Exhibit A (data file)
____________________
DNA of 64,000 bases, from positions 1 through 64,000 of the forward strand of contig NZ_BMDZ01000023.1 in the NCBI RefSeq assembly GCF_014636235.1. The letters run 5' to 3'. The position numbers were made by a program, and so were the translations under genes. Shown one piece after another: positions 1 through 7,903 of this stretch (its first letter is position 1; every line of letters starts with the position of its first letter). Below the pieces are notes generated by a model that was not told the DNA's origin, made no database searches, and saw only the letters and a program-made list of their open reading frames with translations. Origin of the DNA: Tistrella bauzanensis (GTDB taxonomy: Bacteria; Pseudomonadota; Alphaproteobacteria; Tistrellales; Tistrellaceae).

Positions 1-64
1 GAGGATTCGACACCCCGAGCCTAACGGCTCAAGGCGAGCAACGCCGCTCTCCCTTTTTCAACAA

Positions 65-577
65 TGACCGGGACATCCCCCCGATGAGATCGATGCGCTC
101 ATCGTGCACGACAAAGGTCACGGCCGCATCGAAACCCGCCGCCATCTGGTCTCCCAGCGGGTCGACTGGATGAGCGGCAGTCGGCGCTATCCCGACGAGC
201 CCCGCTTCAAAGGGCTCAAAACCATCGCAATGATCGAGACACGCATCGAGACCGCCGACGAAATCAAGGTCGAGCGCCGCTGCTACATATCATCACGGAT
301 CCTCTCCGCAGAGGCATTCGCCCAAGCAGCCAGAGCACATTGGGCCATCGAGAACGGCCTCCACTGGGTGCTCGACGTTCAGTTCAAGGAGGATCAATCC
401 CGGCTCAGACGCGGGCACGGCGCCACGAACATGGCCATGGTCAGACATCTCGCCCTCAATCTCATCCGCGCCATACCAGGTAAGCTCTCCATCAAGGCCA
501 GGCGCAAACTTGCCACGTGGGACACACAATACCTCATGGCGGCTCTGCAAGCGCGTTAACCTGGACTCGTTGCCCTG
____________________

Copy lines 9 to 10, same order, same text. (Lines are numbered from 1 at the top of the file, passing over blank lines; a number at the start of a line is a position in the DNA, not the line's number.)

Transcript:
401 CGGCTCAGACGCGGGCACGGCGCCACGAACATGGCCATGGTCAGACATCTCGCCCTCAATCTCATCCGCGCCATACCAGGTAAGCTCTCCATCAAGGCCA
501 GGCGCAAACTTGCCACGTGGGACACACAATACCTCATGGCGGCTCTGCAAGCGCGTTAACCTGGACTCGTTGCCCTG